It is very much a materialist approach. Rackham makes it clear that the position of trees or woodland in contemporary landscape is the consequence of both natural processes and human activity. On the difference between planned and ancient countryside, he writes:
This is one facet of a distinction that cuts deep in European social history from France to Crete. Ancient Countryside, the bocage, is the land of hamlets, of medieval farms in hollows of the hills, of lonely moats in the claylands, of immense mileages of quiet minor roads, holloways and intricate footpaths; of irregularly-shaped groves and thick hedges colourful with maple, dogwood and spindle; and of pollards and other ancient trees. Planned Countryside, the champagne, is the land of brick farmhouses in exposed positions, of flimsy hawthorn hedges, of ivied clumps of trees in corners of fields, of big villages and few roads, and above all of straight lines; it does however, often contain medieval woods, Anglo-Saxon hedges and ancient trees that the enclosure commissioners failed to destroy.
Rackham's is a beguiling style, but his approach is fascinating. Placing human activity, social history in the context of nature. But Rackham warns against seeing trees through an economic lens. He describes how forestry developed in England through continental approaches, which led to a "commitment to plantations" which introduced conifers on a massive scale in Victorian times. Trees became simply associated with wood (and profit). He says
forestry acquired a theoretical basis, and in particular became thought of as a financial operation: it was through possible to predict how much money a plantation would earn and to decide whether to invest money in trees, or in, for example, the stock market.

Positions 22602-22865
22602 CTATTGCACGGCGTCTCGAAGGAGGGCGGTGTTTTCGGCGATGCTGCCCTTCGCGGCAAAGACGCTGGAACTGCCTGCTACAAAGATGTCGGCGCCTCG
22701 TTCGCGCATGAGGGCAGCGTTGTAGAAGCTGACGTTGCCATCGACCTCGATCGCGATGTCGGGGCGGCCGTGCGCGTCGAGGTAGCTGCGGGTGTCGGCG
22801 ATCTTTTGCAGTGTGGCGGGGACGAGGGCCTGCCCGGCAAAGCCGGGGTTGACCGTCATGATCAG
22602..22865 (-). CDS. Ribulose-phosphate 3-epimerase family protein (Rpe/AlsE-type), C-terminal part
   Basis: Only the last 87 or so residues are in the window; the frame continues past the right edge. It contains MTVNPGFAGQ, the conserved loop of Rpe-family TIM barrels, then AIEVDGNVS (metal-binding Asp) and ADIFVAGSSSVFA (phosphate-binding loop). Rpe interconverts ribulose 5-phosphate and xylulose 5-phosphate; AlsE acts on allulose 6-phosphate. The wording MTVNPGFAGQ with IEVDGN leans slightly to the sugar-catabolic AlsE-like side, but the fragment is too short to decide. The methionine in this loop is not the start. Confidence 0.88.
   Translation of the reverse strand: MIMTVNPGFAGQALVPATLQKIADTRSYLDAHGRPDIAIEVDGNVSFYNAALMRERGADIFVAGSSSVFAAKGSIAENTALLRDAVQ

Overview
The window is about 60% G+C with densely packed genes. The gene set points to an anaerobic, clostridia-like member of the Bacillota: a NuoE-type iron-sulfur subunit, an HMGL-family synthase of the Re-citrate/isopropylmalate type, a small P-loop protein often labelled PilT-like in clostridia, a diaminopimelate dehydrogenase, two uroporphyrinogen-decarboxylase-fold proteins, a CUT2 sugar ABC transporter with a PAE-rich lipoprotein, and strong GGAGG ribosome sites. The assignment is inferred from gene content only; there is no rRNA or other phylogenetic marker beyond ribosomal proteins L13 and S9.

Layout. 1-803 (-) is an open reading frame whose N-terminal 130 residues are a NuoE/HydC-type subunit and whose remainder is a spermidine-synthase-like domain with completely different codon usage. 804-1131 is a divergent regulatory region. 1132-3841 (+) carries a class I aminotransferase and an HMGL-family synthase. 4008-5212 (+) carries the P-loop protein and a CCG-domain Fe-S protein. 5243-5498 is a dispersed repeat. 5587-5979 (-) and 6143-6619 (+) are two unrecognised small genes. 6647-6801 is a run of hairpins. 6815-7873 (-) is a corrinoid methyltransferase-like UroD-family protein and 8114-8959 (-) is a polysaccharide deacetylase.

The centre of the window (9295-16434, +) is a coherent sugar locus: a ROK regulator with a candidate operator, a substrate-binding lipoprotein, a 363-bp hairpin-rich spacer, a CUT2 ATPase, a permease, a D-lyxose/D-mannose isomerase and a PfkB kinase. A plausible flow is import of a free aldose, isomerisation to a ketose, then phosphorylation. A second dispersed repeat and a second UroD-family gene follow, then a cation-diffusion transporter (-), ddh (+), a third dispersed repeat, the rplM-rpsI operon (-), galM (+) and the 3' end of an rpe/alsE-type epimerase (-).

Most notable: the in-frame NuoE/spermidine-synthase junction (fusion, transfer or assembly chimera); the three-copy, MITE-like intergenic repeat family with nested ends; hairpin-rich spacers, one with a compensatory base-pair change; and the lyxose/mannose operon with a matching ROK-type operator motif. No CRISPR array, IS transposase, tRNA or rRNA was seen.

Sadly such a financial approach continues to be applied to nature conservation and usage today, separating nature off from its history and wider context.
The world around us has been created and shaped, rarely evolved. Rackham's book shows how this is applicable to understanding woodlands, forests, hunting and features like pools, ponds and hedges. At the same time he warns the reader of approaches to woodland conservation that simply see the presence of trees as being a good thing. Trees are part of wider ecological networks - they shouldn't be simply placed, chopped and replaced. As Rackham concludes right at the end:
For native trees the 1980s have been a time of prosperity and recovery. The prospects are good, but education still has far to go. Planting is not conservation, but an admission that conservation has failed. One can be a lifelong woodland conservationist but never plant a single tree. The conservation of woods is not the same as that of buildings: troubles (apart form that of deer) have a habit of getting better, not worse, if neglected. We need to know each kind of tree and how to work with, not against, its natural properties. Conservations is about letting trees be trees, not gateposts with leaves.
Another recent book of Rackham's, his last published before his death The Ash Tree, explores some of these themes more closely through a study of one specific tree. Rackham develops some of the themes here, looking at how conservation isolates trees from their habitats and places them in a worldwide web of ecology and profit. I'll review that book next and I recommend the reader reads it together with Trees and Woodland as they complement each other very well.
Trees and Woodland is a classic study that those trying to understand the countryside will enjoy. It can be read on many levels - as a way of understanding features of the landscape, as well as a polemic about the world around us. It is a lovely book.